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Most memorably cinematically distilled in the 1983 comedy classic, Trading Places, the concept of – or rather, questions around – “nature versus nurture” have long fascinated big and small thinkers alike. Is a person’s character primarily formed by what they’re born with, or is it the experiences that one goes through during life that makes a person what they truly are? That query is right at the heart of the quirky and engaging comedy drama, Birthmarked, which doesn’t come up with any definitive answers, and in the process, perhaps proves that there actually aren’t any nailed-down answers to be found. From co-writer, Marc Tulin, and co-writer/director, Emanuel Hoss-Desmarais (who crafted the little seen 2013 thriller, Whitewash, starring Thomas Haden Church), it’s an enjoyably unusual rummage through a big bag of old but always valid ideas.

Eccentric married scientists, Catherine and Ben (played with typical perfectly nuanced abandon by the always on-point Toni Collette and Matthew Goode), are so hung up on the question of nature versus nurture that – under the guidance of the even more eccentric bigwig scientist, Gertz (Ben Wheatley fave, Michael Smiley) – they opt to turn their own family home into a petri dish. Along with their own baby-on-the-way, they also adopt two children from diverse backgrounds, and then set about raising them in a manner directly defiant to the circumstances of their birth: the child of the two scientists is brought up to love and focus on art, the progeny of two less-than-intelligent parents is pushed toward the academic, and the son of two people with serious anger management issues is prodded in the direction of pacifism.

To say that the “experiment” doesn’t go as planned would be an understatement, with the general instability of this oddball family having the greatest influence on the lives of its children. The continuing roll of eccentricities (not to mention the arch narration, 1970s setting, top notch soundtrack, and unashamed intellectualism) make comparisons to Wes Anderson starkly obvious, but Birthmarked remains a thoroughly original charmer, always showing a genuine warmth towards its characters. Smartly written and superbly performed, it cannily shows that the only thing predictable about families is how unpredictable they are.

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Animal World

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Bored with the run-of-the-mill tentpoles populating the local megaplex? Go see the new Chinese actioner,  Animal World. Not because it’s good, but because it’s such a singular beast. Superhero fatigue is a real thing, but there’s not a single documented case of hallucinogenic-clown-vigilante-monster-fighter-oh-wait-it’s-actually-about-rock-paper-scissors-fatigue on record. How could there be? That’s a genre of one (even though it’s kind of a remake).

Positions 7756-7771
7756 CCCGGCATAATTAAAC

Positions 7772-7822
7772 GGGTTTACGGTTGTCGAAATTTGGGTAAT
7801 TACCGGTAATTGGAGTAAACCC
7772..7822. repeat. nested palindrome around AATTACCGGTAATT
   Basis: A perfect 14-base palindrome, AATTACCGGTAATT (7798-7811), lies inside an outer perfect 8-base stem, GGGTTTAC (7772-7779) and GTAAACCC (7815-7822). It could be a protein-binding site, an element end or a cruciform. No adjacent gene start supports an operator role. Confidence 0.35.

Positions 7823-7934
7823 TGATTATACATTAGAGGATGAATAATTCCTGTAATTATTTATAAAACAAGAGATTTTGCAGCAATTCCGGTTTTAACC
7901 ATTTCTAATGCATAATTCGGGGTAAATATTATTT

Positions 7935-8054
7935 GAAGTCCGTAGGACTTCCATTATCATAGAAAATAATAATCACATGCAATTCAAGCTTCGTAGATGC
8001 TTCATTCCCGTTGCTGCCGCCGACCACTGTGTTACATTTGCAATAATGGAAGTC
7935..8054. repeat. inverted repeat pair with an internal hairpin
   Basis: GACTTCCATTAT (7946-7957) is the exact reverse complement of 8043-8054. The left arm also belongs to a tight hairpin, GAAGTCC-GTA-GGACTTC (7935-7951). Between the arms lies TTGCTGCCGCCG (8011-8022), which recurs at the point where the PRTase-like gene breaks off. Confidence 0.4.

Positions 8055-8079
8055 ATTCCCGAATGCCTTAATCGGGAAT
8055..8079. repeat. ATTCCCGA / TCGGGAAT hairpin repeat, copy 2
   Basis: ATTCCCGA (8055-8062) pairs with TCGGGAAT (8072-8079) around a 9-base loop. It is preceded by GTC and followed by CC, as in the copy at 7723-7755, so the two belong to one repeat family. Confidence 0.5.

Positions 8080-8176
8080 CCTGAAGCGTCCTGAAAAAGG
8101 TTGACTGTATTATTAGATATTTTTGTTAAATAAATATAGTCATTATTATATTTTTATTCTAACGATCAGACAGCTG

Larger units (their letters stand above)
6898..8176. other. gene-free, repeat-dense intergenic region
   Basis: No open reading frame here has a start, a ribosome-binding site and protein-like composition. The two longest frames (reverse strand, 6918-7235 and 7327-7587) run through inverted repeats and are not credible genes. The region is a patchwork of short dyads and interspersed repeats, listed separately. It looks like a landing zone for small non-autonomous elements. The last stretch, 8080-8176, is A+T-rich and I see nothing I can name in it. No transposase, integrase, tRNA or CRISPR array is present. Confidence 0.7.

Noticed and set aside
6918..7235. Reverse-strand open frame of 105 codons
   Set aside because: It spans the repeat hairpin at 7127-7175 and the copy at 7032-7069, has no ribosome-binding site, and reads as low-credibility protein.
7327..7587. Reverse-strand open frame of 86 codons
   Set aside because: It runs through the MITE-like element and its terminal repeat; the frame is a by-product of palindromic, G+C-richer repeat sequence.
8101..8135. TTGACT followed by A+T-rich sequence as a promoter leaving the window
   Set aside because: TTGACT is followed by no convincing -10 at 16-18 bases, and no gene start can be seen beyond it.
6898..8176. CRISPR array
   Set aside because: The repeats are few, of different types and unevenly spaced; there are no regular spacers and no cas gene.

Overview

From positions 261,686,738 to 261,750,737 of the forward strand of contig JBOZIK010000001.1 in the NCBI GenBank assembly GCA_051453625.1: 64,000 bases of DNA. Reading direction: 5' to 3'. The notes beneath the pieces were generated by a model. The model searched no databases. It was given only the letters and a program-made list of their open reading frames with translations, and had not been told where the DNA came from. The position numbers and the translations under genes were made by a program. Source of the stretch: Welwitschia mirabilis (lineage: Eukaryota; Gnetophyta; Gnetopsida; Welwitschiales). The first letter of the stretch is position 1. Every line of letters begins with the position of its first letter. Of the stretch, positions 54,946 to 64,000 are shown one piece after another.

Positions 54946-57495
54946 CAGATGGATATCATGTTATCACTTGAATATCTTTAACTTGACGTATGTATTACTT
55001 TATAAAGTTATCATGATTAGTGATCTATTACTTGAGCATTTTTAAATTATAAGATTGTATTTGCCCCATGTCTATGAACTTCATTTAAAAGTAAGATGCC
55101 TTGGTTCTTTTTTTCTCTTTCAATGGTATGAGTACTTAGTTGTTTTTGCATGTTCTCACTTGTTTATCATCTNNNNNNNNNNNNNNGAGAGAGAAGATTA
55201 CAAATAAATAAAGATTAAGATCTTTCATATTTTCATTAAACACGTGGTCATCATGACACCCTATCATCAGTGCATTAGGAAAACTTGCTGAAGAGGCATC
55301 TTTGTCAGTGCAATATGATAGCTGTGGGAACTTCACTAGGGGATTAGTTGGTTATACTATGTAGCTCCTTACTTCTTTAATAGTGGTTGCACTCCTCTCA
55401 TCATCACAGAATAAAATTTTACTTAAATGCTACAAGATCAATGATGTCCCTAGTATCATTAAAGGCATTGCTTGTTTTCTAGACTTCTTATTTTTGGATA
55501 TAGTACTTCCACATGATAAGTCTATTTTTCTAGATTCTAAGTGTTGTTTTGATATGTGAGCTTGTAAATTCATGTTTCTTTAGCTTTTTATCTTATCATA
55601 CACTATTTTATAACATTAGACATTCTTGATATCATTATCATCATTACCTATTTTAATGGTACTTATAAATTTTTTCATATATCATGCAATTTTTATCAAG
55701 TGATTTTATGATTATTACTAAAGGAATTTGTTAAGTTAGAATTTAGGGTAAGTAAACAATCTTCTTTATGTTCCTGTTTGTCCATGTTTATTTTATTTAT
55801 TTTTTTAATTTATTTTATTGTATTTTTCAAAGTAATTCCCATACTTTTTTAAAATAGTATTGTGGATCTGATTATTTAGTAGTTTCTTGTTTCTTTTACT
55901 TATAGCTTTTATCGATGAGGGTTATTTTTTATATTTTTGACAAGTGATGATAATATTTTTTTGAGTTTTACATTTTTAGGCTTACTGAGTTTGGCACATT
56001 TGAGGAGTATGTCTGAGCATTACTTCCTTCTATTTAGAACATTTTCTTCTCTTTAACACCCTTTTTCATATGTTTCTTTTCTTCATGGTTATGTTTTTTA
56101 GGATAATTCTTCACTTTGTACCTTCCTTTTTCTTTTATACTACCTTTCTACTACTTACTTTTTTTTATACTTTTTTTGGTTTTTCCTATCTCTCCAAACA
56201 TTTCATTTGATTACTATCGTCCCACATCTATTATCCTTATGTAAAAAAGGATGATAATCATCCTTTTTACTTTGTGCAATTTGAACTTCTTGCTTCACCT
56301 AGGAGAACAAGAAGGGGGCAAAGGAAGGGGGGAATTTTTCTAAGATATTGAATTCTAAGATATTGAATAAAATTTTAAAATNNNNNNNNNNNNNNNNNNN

Our hero, Zheng Kaisi (Li Feng Yi), is a loser. Working a dead end job and struggling to pay for his comatose mother’s medical bills, in times of stress he imagines he’s a sword-wielding superhero clown battling garish demons in a hyper-stylised urban dystopia. You could be forgiven for thinking that this nugget of weirdness would be Animal World‘s main focus, but no – the whole clown thing is just kind of there, one more oddity in a sea of strange. Kaisi goes in with his childhood friend Li Jun (Cao Bingkun) on a dodgy real estate deal, and when old mate blows the money on a gambling spree, he finds himself owing big to a shadowy American crime lord (Michael Douglas, picking up a cheque but still giving it a shot) who offers him a chance to square his debt: all he has to do is get on a ship (called Destiny, because subtlety is for losers), which is departing for international waters, on which a dangerous contest will be taking place…

You’re expecting some kind of underground gladiatorial scenario where jaded plutocrats bet money on the desperate debtor of their choice, and that is almost what you get, but instead of facing off in the Octagon, Kaisi and his fellow unfortunates are forced to play rock-paper-scissors for their lives.